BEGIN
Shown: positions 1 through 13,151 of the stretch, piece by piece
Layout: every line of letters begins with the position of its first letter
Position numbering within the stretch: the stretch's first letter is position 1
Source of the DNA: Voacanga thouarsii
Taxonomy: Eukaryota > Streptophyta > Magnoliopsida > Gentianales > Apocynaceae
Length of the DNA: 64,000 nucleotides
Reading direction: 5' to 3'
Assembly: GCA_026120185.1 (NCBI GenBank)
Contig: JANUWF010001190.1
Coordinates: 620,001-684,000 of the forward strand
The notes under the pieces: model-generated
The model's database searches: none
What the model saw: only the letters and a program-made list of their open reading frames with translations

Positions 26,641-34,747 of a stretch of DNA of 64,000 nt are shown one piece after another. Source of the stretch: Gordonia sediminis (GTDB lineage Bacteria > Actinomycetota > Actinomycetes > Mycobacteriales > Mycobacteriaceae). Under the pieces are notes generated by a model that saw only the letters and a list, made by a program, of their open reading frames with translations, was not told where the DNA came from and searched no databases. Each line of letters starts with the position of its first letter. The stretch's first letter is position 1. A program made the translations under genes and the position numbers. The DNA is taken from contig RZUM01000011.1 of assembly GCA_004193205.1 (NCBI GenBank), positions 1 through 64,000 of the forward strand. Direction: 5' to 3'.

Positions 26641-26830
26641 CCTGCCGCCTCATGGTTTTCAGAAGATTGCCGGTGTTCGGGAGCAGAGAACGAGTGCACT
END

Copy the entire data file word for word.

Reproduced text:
Shown: positions 1 through 13,151 of the stretch, piece by piece
Layout: every line of letters begins with the position of its first letter
Position numbering within the stretch: the stretch's first letter is position 1
Source of the DNA: Voacanga thouarsii
Taxonomy: Eukaryota > Streptophyta > Magnoliopsida > Gentianales > Apocynaceae
Length of the DNA: 64,000 nucleotides
Reading direction: 5' to 3'
Assembly: GCA_026120185.1 (NCBI GenBank)
Contig: JANUWF010001190.1
Coordinates: 620,001-684,000 of the forward strand
The notes under the pieces: model-generated
The model's database searches: none
What the model saw: only the letters and a program-made list of their open reading frames with translations

Positions 26,641-34,747 of a stretch of DNA of 64,000 nt are shown one piece after another. Source of the stretch: Gordonia sediminis (GTDB lineage Bacteria > Actinomycetota > Actinomycetes > Mycobacteriales > Mycobacteriaceae). Under the pieces are notes generated by a model that saw only the letters and a list, made by a program, of their open reading frames with translations, was not told where the DNA came from and searched no databases. Each line of letters starts with the position of its first letter. The stretch's first letter is position 1. A program made the translations under genes and the position numbers. The DNA is taken from contig RZUM01000011.1 of assembly GCA_004193205.1 (NCBI GenBank), positions 1 through 64,000 of the forward strand. Direction: 5' to 3'.

Positions 26641-26830
26641 CCTGCCGCCTCATGGTTTTCAGAAGATTGCCGGTGTTCGGGAGCAGAGAACGAGTGCACT